How to Run a Transit Company without Breaking a Sweat

MacArthur Station: Where Bacon’s Rebellion nearly met an untimely end.

by James A. Bacon

NORFOLK–When the Norfolk light rail project was piling up cost overruns and threatening to run off the rails because no one had the money to pay for it, the powers that be in Hampton Roads prevailed upon Philip Shucet to bring the project back under control. Taking over as CEO of Hampton Roads Transit, he quickly fulfilled that mission, and then went on to improve the productivity and efficiency of the region’s bus system as well.

Shucet had proven his mastery of large, unwielding organizations as Virginia Department of Transportation commissioner under Gov. Mark Warner, and then joined the private sector, where he conducted a clinic on productivity and efficiency in bridge building with the Jordan Bridge project. Rebuilding the aged and decrepit bridge had been deemed so expensive, around $200 million, that the City of Chesapeake shut it down. Working under the flag of Figg Bridge Developers, Shucet said he could complete construction of the bridge for less than $100 million. He left that project in order to take the helm of HRTransit but, according to press reports, the bridge is scheduled to open in 2012. If anyone wonders why Transportation Secretary Sean Connaughton believes that outsourcing the design and construction of mega-projects to the private sector is a good idea, the Jordan Bridge is a case study.

In a Thursday panel discussion during the Governor’s Transportation Conference, Shucet explained how he applied his magic touch to Hampton Roads transit, and he made it sound simple. The key was to stay focused, he said, and stop making changes. “We held the line and said, ‘no.’” He re-worked contracts, he let a few people go. And he managed expectations by telling the truth. When there was bad news to reveal, it didn’t sugar coat it. The results have been gratifying. He stopped the runaway costs dead in their tracks. Originally estimated to cost $232 million, the project had shot way over the $300 million mark when Shucet came on board. The final capital cost, he said, came in at $317.6 million.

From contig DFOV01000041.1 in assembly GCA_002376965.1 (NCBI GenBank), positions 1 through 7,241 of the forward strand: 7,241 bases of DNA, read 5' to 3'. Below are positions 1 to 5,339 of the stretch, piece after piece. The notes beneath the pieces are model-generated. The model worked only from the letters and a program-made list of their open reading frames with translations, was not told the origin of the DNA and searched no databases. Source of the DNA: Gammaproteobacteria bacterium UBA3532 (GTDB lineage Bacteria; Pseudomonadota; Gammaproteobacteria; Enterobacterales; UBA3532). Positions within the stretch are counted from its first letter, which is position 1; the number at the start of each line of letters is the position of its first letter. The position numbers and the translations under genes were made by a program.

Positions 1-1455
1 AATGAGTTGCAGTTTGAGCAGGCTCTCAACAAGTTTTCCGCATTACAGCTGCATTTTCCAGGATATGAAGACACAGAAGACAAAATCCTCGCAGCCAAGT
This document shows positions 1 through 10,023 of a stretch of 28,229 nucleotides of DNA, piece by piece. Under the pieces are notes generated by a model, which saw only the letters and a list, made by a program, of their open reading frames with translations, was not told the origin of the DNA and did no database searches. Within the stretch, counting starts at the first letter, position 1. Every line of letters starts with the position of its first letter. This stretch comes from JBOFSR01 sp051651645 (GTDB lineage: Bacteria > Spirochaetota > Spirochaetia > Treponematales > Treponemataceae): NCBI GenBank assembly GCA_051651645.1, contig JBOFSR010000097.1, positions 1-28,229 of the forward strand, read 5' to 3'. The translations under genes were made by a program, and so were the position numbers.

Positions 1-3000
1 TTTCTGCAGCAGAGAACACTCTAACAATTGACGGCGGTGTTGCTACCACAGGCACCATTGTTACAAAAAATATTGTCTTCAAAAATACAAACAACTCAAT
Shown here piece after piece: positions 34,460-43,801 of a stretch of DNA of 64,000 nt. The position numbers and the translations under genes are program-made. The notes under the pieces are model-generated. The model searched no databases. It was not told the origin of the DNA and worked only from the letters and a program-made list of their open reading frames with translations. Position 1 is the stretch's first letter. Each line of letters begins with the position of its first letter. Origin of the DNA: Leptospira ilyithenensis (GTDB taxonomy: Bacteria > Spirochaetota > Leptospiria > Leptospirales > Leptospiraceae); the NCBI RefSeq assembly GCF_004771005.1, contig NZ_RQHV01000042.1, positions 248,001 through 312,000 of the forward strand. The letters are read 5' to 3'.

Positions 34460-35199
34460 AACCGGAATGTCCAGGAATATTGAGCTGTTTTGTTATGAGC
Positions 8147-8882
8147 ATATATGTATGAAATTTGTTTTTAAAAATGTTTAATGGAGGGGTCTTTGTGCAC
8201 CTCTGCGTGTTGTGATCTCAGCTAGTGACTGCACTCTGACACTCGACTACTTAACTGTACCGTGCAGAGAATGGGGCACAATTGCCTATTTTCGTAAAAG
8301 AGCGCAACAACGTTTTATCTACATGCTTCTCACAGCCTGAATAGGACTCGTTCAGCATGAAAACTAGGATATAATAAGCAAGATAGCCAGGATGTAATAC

The Tide light rail, which runs 7.4 miles from Norfolk General Hospital through downtown Norfolk and out to Newtown Road, also is generating nearly twice as many passengers as originally projected: 4,900 weekday riders daily on average versus an estimate of 2,900. Operations are still far from profitable, but they are considerably less unprofitable than budgeted.

(As an aside, during the conference, I have been riding the Tide between my parents’ downtown condo and the Norfolk Marriott Waterside. The stations are attractive, the buses are clean and trains run on time. The experience is much more pleasant than driving — and less expensive than parking. I did nearly kill myself — literally — when sprinting to catch a train before it left MacArthur Center Station. I ran in front of the street-level train to get to the boarding platform just as the driver was about to leave the station. The guy was so rattled he stepped out of his cabin to warn me to never, never dart in front of a stationary train — the darn things jump out like jack rabbits.)

Meanwhile, Shucet has been shaking up the region’s bus operations. Many buses and trains run nearly empty, he explained. He figured that almost anything that got butts in seats would represent an improvement, so he marketed aggressively to the region’s universities and major employers, offering a variety of incentives to encourage people to use mass transit. In a parallel initiative, Hampton Roads Transit restructured its routes, eliminating routes with minimal ridership and increasing frequency of bus runs on its strongest routes. Total ridership has increased and this year HRT was able to rebate some money to the local governments that support the organization.

Shucet will remain as CEO of HRT through January then step down to resume his more lucrative career in the private sector, where he will look for more opportunities like the Jordan Bridge to make money by saving taxpayers money.

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3 responses to “How to Run a Transit Company without Breaking a Sweat”

  1. I’m a bit of a skeptic here…. I’m an admirer of Mr. Schucet but going from reforming VDOT to building a bridge to running a light rail seems wildly different in terms of expertise.

    and then I’m presented with what Shucet did accomplish at VDOT verses what Mr. Connaughton seemingly has accomplished in comparison.

    that’s probably unfair…. perhaps Mr. Schucet laid some necessary groundwork that smoothed the way for Mr. Connaughton and perhaps it is Mr. Shucet that should occupy one of the new seats on the MWAA board.

  2. Hey, if you don;t have to care what it costs, and don’t have to care if it runs at a profit, then – No Sweat!

  3. Hey, if you don;t have to care what it costs, and don’t have to care if it runs at a profit, then – No Sweat!

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